I often wonder what I would share with someone who sincerely wanted to understand the essence of Christianity and the message of the Bible. It’s a very difficult task.
You can try to boil it down to just a few phrases, phrases that everyone knows and loves, but this is only the surface of what Christianity is.
I recently read Romans. This is a wonderful epistle written to an audience of two groups. One group has no foundation in anything like Christianity. The other group has their foundation in obedience to the laws of God. Both of them go astray.
Paul starts out by saying that everyone is born with an inherent belief in God. The problem arises when God is no longer acknowledged as people pursue wisdom and knowledge. When they fail to acknowledge God, their wisdom and knowledge becomes foolishness. It isn’t long until their minds are darkened and they are worshiping false gods that cannot speak or think or act or feel.
When they go down this path, God can’t protect them from themselves anymore, and so they are left to wallow in their sins and error, and you get pretty much what you find throughout the world. The world that Paul lived in had the Romans. If you want to understand what he was talking about, you should familiarize yourself with who the Romans really were and what they did.
Among the Romans lived the Jews. They had spread out throughout the empire, not just the neighboring areas. The Jews were generally very strict about keeping the Law of Moses, given to them through Moses by God. They knew as well as anyone else that no one could be perfectly obedient to that law, but they would struggle with it nonetheless.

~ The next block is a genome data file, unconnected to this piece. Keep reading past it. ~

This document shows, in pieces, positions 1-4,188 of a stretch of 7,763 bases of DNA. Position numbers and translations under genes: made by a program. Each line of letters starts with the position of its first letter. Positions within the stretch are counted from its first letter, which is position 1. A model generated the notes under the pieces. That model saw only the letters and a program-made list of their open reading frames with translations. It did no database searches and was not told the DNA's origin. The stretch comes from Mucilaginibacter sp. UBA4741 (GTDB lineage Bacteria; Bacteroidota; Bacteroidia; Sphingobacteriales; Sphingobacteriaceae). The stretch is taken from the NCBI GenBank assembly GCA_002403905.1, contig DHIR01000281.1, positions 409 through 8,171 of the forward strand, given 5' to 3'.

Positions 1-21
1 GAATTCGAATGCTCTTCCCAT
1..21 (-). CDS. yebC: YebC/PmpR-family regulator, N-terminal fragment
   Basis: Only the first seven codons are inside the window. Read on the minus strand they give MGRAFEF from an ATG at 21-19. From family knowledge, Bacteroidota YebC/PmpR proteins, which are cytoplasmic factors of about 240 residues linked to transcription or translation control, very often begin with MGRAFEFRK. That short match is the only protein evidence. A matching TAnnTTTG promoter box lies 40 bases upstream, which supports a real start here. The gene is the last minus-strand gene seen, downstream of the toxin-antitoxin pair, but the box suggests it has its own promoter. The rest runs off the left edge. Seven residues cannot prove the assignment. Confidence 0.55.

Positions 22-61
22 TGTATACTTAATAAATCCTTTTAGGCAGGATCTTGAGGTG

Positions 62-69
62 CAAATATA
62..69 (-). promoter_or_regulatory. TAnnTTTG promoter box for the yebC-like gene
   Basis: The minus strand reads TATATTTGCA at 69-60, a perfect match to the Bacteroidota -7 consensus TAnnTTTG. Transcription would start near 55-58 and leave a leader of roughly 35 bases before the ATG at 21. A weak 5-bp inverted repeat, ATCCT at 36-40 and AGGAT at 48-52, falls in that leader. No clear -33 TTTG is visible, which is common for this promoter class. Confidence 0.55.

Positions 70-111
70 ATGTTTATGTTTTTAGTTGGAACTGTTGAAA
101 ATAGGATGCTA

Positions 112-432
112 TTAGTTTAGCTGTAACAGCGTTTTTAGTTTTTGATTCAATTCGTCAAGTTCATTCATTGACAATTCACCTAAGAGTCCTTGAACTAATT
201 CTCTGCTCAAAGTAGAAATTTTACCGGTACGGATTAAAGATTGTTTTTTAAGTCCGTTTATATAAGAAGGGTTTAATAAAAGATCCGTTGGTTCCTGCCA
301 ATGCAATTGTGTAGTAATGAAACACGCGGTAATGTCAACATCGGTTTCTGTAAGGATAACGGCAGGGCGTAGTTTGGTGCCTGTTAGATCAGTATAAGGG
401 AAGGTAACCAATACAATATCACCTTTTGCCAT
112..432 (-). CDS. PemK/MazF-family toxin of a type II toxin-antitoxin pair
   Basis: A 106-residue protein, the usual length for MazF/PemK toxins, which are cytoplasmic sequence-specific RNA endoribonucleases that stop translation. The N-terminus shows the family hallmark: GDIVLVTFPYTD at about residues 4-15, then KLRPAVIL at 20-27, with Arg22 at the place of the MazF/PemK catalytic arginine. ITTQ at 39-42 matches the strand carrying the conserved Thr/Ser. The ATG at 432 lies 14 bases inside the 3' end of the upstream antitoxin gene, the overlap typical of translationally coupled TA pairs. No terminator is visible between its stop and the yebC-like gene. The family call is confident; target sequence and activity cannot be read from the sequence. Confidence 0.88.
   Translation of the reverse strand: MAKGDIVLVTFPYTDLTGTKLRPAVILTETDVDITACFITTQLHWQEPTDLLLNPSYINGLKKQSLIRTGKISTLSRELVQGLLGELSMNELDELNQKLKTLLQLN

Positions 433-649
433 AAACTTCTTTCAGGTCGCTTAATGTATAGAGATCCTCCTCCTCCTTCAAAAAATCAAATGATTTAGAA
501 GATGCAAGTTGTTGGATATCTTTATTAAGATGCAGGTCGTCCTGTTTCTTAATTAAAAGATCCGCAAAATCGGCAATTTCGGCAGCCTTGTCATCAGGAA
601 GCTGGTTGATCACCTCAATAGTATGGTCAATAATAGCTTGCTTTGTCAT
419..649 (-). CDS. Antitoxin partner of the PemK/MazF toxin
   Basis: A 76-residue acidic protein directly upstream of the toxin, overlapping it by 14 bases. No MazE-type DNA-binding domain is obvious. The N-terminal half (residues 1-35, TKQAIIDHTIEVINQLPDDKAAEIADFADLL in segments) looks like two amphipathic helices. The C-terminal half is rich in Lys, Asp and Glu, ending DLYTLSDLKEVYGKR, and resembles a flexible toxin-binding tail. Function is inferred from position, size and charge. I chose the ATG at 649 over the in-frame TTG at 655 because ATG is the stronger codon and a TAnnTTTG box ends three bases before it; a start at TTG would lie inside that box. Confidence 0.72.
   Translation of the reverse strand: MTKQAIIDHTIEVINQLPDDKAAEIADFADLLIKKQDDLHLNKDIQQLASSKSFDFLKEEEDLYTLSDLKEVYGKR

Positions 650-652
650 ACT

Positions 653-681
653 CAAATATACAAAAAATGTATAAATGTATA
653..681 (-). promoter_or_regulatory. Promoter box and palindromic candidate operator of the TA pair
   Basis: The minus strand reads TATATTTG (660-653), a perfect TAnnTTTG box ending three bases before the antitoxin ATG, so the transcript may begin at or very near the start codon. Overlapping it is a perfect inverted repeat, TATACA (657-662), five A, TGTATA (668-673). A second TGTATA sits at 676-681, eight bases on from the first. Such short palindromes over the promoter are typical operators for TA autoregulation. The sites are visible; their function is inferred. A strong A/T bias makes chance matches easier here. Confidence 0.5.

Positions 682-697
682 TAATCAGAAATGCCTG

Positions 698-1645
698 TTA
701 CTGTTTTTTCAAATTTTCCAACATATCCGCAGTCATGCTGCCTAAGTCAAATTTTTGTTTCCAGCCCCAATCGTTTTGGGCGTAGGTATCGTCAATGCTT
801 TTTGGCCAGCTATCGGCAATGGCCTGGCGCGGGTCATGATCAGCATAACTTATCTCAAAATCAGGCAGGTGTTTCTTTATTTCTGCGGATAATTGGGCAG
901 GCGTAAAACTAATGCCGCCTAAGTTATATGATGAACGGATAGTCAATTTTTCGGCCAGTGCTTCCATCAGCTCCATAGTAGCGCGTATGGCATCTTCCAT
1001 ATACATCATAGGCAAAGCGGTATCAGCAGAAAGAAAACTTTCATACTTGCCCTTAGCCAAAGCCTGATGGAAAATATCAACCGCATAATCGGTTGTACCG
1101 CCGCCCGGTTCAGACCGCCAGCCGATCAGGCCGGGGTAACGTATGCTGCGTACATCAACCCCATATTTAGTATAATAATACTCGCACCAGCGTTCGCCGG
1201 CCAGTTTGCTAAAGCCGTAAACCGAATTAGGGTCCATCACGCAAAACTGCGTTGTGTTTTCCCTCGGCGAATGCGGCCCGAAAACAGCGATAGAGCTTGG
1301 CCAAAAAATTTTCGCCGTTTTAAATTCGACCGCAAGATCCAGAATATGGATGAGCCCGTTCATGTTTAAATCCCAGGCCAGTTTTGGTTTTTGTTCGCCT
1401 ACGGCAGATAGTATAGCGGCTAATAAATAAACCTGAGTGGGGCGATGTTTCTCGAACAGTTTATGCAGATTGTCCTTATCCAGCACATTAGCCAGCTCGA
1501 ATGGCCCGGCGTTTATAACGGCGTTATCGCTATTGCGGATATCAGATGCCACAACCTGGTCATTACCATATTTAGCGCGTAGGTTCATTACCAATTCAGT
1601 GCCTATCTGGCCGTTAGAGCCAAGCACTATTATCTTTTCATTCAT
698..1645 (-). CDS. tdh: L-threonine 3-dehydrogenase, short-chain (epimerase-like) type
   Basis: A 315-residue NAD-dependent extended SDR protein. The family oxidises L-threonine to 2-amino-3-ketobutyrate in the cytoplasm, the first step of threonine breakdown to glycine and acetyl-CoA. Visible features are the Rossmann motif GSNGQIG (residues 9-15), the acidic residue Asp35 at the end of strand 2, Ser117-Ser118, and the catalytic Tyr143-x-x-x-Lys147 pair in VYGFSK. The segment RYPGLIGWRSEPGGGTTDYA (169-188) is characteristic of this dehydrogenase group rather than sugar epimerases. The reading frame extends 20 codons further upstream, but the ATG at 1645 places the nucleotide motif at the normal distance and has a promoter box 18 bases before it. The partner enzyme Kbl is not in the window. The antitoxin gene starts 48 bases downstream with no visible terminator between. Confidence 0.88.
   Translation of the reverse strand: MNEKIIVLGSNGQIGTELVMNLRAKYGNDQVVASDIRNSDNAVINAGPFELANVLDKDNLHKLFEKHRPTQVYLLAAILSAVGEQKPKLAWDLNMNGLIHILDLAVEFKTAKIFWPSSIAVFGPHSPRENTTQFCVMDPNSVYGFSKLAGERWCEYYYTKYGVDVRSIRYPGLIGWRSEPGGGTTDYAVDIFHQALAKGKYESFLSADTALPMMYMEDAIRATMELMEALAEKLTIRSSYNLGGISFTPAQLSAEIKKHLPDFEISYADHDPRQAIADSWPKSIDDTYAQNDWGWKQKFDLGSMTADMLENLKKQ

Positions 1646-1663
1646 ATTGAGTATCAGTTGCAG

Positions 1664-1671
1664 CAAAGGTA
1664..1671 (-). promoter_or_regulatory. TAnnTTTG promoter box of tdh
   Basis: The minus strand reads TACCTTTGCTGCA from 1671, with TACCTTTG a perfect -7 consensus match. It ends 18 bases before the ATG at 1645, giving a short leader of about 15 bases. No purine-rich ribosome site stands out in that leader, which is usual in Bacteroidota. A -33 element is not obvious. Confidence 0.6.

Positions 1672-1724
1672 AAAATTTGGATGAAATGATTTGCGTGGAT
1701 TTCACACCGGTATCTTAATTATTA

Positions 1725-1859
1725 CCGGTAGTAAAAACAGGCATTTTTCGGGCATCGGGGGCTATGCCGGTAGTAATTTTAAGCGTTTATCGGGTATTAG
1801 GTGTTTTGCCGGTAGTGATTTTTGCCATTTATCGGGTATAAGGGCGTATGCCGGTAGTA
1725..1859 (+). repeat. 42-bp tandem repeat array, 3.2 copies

The issue is what can you do when you fail to acknowledge God and his laws, and is it really any different than being incapable of keeping those laws? The answer is no. In reality, Paul lumped the Jews and the Romans into one group, and lumped himself in that group as well. We are all fallen from God’s good graces. None of us fully acknowledges God and none of us fully obeys his law, and so all of us are in a state of punishment according to that law.
What Paul uncovers next is difficult to read and understand. Let me try to explain one of his analogies. He says that if a woman is divorced from a man, is that man still in charge of her? According to both Jewish and Roman laws, no, the woman has no husband. Suppose she remarries. Is that considered adultery? Again, no it is not. The same is true if the husband dies and she is a widow.
Well, says Paul, consider the fact that by birth, you are “married” to God’s laws. When you cross that law, it punishes you, because you are bound to it. If you get divorced from that law and marry another, does that law have any effect on you? Or, if you are so severely punished that the law is dead to you, or rather, you are dead to the law, does it bind you any longer?
What he says next is simply this. You shouldn’t be trying to live life married to the law. It will never, ever work. Instead, turn to the Savior, who has already obeyed the law and offers a different deal. He’ll forgive you of all your sins if you will simply receive him.
The following bits are something every Christian struggles with. Having been saved by Christ, are we done? Are we supposed to keep sinning? Of course not. The difference is now, when we sin, we leave that sin behind and embrace Christ. We move forward and beyond our past rather than dwelling on it and letting it control us.
I think this is good advice for anyone. What is done is done. Forgive others, and let yourself be forgiven. Move forward with a clean slate, as if you were first married.